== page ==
Front section of boiler is silver

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  • Member since
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Front section of boiler is silver
Posted by kenny dorham on Sunday, November 17, 2019 6:11 PM
I did a search on Yahoo, but could not find an answer.
I guess it is not really part of the boiler, it is the  "Smoke Box".?
 
Most are the Same/Similar color as the boiler
 
But on some locos it is (i do not know which) either painted a silver material, or made from a silver material.
 
Why is it Silver on some engines.?

Thank You

http://s3.amazonaws.com/lionel-initial-assets/Products/ProductNavigator/_ProductImages_Orig/6-11219_6136.jpg?v=2

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Posted by MidlandMike on Sunday, November 17, 2019 9:42 PM

My understanding is that the smokebox was not insulated like the boiler, so paint would burn off.  Instead they used a graphite based coating.  Lower parts of the fireboxes were also sometimes thus coated, as seems to be the case in your photo.

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Posted by Overmod on Monday, November 18, 2019 8:19 AM

MidlandMike
Lower parts of the fireboxes were also sometimes thus coated, as seems to be the case in your photo.

Keep in mind that most of the 'silvering' on the firebox legs was on the outer wrapper, which does not see heating above saturation temperature for the engine's rated pressure.  Paint is not nearly as likely to burn off these as it is from a smokebox.  I suspect there are other factors involved in using a graphite composition there, perhaps little more than visual appeal.  Many railroads used paint even over flexible staybolt caps on lower fireboxes.

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Posted by Flintlock76 on Monday, November 18, 2019 8:38 AM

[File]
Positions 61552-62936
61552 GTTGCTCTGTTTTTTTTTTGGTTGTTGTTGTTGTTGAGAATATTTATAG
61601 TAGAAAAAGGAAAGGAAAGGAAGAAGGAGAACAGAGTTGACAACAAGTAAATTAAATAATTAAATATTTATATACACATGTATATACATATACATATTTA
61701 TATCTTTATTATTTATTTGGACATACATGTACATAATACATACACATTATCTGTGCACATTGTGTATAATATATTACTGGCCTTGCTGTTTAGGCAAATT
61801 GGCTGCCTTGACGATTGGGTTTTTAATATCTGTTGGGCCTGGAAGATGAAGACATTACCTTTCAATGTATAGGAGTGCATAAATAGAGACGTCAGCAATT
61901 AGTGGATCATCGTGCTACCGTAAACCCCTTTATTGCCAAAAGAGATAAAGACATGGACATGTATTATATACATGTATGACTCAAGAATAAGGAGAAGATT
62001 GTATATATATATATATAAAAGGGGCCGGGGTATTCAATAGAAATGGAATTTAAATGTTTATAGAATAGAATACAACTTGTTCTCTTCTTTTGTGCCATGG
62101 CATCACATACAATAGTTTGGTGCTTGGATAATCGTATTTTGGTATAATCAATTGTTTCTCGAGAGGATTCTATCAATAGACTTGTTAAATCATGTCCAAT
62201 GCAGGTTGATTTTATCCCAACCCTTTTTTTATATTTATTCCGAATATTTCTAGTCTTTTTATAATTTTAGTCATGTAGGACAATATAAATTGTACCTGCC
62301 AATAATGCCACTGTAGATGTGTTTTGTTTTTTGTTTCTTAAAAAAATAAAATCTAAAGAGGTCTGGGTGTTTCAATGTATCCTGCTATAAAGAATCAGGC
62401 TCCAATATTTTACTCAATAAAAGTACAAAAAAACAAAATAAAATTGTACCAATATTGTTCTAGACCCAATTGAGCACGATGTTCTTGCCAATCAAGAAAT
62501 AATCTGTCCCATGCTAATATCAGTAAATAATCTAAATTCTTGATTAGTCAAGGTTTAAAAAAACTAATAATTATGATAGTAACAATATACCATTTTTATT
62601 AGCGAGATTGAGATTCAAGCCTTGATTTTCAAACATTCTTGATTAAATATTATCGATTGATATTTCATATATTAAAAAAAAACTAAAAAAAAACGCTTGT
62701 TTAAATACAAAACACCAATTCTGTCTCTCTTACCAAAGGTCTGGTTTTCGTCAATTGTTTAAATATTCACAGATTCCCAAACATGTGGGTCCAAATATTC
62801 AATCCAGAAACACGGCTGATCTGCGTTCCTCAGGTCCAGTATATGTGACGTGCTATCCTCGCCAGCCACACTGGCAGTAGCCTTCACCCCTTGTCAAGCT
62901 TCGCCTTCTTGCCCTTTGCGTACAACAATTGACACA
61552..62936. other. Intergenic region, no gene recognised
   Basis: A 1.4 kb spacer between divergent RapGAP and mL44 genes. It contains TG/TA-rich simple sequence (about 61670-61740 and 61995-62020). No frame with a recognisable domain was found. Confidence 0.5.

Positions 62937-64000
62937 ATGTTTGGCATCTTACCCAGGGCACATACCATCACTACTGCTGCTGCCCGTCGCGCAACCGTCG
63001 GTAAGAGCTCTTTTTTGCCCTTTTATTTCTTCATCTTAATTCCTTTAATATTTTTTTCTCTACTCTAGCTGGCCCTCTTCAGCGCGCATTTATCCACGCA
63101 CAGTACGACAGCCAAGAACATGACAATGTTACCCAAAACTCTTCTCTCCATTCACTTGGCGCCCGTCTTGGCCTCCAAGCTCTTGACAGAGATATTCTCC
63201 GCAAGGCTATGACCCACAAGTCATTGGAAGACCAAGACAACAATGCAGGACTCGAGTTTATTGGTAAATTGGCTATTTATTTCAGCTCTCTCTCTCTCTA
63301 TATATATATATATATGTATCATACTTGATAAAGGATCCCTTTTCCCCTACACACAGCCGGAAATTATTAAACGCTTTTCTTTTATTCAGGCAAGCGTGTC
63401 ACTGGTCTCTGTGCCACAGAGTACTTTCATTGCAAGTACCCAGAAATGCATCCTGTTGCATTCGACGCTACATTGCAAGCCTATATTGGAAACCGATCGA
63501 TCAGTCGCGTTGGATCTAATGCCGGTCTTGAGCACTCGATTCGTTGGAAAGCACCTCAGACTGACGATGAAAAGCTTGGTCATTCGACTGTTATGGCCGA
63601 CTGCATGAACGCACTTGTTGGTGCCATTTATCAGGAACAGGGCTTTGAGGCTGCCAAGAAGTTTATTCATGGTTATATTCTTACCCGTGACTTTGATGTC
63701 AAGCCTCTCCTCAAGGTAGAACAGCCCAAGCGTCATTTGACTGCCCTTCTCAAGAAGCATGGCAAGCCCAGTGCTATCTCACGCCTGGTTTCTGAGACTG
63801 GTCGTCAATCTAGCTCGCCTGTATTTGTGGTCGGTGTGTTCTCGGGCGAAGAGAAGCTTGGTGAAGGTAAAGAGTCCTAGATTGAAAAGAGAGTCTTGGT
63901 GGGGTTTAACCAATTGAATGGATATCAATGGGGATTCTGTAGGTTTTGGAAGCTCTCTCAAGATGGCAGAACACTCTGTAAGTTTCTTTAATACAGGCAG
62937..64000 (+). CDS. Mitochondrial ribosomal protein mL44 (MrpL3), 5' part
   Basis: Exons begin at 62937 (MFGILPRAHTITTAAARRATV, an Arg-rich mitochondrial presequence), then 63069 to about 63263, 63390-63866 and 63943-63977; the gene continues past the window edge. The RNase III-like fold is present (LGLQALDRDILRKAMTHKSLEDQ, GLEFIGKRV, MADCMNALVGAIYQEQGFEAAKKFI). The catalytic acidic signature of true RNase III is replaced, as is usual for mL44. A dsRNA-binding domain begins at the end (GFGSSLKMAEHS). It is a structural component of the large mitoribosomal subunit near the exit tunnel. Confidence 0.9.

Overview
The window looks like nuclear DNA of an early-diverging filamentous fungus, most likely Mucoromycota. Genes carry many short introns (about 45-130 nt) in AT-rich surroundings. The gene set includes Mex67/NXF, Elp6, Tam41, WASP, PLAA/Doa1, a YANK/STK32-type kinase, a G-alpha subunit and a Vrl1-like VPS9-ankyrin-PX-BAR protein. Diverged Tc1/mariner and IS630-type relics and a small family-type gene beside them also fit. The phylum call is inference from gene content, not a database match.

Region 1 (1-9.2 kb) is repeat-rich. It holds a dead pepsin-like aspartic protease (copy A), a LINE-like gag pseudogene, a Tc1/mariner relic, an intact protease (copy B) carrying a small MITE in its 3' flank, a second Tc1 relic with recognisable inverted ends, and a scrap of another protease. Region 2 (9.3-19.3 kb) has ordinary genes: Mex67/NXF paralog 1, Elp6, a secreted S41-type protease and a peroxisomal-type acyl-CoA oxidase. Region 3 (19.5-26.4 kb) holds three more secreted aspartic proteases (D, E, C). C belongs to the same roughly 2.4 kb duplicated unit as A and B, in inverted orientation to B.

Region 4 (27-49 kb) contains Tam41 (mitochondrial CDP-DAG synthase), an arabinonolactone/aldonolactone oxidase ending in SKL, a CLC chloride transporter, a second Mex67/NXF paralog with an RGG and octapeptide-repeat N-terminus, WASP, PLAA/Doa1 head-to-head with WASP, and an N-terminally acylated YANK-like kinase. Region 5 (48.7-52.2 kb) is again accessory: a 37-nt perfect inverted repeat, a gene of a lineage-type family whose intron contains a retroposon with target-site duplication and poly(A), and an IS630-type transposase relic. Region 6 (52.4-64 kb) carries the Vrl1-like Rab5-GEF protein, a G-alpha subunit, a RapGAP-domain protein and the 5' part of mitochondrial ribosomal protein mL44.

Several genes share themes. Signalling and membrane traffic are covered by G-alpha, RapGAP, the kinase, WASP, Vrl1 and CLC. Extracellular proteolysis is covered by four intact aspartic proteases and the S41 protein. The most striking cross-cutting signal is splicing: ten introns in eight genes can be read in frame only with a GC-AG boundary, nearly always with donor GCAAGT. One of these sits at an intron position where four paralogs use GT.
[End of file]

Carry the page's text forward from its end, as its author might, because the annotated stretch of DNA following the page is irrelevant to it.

On that pictured Clinchfield locomotive the smokebox certainly would have been the standard graphite n' linseed oil finish. 

Toward the end of the steam era heat resistant paints had been developed, so the Lackawanna used a silver paint on their smokeboxes, which weathered to a grey look anyway.  The Magma Arizona used a very classy copper pigmented paint on their steamers which bore up very well.  Some 'roads used black right up to the smokebox.

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Posted by wjstix on Monday, November 18, 2019 3:04 PM

Yes, what I've always heard / read was that paint wouldn't hold on the hot parts of the engine, so the smokebox and firebox (as shown on the model picture in the OP) would be treated with a mix of graphite and oil instead.

Note that some railroads extended the boiler jacketing all the way to the front of the boiler. Often that's why the entire boiler is black.

Stix
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Posted by kenny dorham on Monday, November 18, 2019 8:53 PM
Thanks for the info.....

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